• Hi Travis,

      I also was given a similar experience when it comes to Asian Americans. I learned briefly of what Japanese students went through during WWII and I always found it interesting and wanted to know more but we didn’t spend much time on the subject before moving on. In 9th grade is where I had the most exposure. We were reading a book about the contributions of one Chinese family who came to America to work on the construction of the rail road. I found the book very interesting but at the time I didn’t appreciate the knowledge it had. I like that you are thinking beyond just simply reading a text and discussing the information. Allowing the students to research a topic that they find interesting or from a book that they want to know more of will be highly beneficial to their personal knowledge.


    • Hey Travis!

      I know that when I was in 11th grade we learned a little about the forced movements of Japanese Americans after Pearl Harbor but that was really it. But while I was in college I had to take a California History class and I did learn a little bit more on early Asian American immigration to California. I also think collaboration is what we all need to do and when I was in school it was interesting because when I was learning about the Puritans in History, I was reading The Crucible in English because they decided it was a good idea to have that overlap. I think when it comes incorporating other literature we also need to talk about our students own personal experience. All students have an experience they have lived in their life and if we are talking about something specific, a student may be able to relate to that. I have always been someone that wants students to talk about their experience and bring it to the classroom.


    • Hi Travis,
      I think it is great that you want to include literature from Asian American authors and Latin American authors in your classroom. I feel like it is hard for students to relate to Shakespeare or Victorian Literature. I know I did when I was a 9th grader. As a woman I found I could relate to Jane Austen’s work because of Pride and Prejudice and liking Elizabeth Bennet’s character. However, it took me a while to understand what was happening. I think it is great to include literature from different backgrounds as it will show future generations that people of color can also make great contributions to literature, science, history, etc.


    • I think its always important to challenge the status quo and by being a part of a school system that looks to dismantle the Eurocentric curriculum, and moving towards a more catered curriculum based off of major ethnocentric groups who are alive and still producing works. I agree with you engaging our students with content that they can relate to on a deeply personal level is so important in leading them to engage more deeply with their own personal communities and introducing them to the positive changes associated with those kinds of works and activisms. I did appreciate that you did also tie in the necessity to keep studying classics like Shakespeare, as a member of the ELA content area myself, I find a lot of the classic works to be translatable to all backgrounds and want to encourage students to separate the artist from the art and be able to imprint their own lives or impressions on classic works like Shakespeare and see how it can translate into their own lives. Im not sure what you meant by it “being better if the students can go off on their own to do research” and how that relates to Asian American life. I appreciate the necessity to arm our students will the tools to engage in their own understanding and their own development, but I do think its important to model to them the inclusion of different ethnic identities; similarly to how you wrote about the distancing away of Eurocentric literature I think its important to also incorporate reading that target understanding of communities outside of the ones our students are directly correlated too. Thank you so much for sharing and good luck in your future ELA class.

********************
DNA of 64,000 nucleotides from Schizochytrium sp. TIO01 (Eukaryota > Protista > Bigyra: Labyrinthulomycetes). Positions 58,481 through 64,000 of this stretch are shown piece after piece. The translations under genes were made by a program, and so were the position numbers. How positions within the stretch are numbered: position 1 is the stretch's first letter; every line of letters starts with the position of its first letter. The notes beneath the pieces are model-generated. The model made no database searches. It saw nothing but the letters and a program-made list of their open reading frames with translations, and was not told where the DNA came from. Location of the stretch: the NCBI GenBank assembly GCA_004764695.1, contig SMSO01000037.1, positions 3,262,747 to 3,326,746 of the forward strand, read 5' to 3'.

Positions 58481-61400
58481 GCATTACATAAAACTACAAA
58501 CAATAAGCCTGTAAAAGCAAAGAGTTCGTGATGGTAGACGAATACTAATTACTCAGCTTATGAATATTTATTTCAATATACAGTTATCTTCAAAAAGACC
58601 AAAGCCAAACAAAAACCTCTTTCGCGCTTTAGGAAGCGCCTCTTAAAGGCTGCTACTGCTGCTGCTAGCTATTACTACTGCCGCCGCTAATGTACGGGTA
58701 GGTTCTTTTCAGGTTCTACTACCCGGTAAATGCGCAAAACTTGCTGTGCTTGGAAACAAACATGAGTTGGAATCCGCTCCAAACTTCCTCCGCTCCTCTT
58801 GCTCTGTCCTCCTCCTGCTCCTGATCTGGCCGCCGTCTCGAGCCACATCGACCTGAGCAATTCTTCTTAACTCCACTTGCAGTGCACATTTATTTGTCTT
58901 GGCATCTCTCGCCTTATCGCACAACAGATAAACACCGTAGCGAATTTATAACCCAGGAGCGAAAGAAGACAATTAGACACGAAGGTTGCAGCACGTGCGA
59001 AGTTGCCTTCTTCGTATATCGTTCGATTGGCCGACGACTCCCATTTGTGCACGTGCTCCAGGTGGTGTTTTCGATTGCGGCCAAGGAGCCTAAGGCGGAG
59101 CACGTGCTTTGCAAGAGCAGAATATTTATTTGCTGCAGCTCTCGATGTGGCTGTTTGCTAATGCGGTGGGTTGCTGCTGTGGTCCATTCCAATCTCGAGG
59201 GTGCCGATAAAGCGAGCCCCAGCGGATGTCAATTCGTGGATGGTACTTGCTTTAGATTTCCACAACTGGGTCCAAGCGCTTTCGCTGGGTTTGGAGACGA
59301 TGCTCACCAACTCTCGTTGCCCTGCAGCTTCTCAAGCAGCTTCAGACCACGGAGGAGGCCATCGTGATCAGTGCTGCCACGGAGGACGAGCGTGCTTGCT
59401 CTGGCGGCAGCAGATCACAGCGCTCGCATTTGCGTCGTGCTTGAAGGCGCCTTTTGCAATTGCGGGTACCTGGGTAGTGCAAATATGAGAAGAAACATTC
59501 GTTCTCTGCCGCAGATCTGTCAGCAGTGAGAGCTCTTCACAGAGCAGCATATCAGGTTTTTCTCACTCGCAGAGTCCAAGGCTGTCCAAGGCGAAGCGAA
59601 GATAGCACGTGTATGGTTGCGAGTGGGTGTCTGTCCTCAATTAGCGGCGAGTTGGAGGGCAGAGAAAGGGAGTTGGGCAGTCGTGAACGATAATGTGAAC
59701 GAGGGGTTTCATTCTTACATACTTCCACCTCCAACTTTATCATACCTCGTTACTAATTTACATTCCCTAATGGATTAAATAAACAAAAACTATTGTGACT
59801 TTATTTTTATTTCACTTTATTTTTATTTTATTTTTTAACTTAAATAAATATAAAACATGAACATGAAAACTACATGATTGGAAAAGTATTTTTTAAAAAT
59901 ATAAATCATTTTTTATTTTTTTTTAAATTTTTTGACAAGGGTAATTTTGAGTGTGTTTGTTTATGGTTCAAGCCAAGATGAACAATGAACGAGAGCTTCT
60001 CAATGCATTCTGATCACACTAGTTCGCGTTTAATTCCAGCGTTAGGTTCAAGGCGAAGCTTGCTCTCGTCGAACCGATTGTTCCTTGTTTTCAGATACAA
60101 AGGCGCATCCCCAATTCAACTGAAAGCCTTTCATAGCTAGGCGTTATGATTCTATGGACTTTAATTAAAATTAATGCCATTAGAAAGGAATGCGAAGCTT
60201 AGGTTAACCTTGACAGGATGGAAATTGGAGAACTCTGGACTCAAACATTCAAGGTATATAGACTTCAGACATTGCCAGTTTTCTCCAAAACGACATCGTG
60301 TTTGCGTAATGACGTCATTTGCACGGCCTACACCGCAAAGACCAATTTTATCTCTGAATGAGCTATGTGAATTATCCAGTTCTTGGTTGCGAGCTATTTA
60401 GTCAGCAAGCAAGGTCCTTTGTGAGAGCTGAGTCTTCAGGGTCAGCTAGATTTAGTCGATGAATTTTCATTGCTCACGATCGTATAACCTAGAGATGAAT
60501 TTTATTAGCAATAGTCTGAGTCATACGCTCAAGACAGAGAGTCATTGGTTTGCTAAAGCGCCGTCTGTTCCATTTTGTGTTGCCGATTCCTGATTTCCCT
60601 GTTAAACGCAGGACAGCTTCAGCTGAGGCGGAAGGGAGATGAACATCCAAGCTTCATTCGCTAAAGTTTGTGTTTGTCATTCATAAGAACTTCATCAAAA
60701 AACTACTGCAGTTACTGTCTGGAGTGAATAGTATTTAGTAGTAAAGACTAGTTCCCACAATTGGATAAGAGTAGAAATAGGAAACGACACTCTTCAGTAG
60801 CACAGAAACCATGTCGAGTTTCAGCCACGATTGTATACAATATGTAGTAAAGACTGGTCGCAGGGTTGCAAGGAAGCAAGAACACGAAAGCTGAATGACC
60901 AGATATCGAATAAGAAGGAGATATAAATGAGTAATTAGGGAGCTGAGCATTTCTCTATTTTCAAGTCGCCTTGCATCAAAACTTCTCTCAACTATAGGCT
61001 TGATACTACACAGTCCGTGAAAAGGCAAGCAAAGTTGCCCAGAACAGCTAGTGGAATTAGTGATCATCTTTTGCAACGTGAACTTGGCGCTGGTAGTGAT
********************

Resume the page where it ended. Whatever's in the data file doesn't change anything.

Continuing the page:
• Hi Travis,

      I want to be a future Spanish teacher and just like you, I would also like to introduce my students to Asian/Asian American authors and influence my students to do their research and learn more about other authors, influencers, community helpers. Get students interested in more than what the curriculum wants them to know, interested at a point where they would like to investigate more. Great information Travis, thank you.


    • Hello Travis!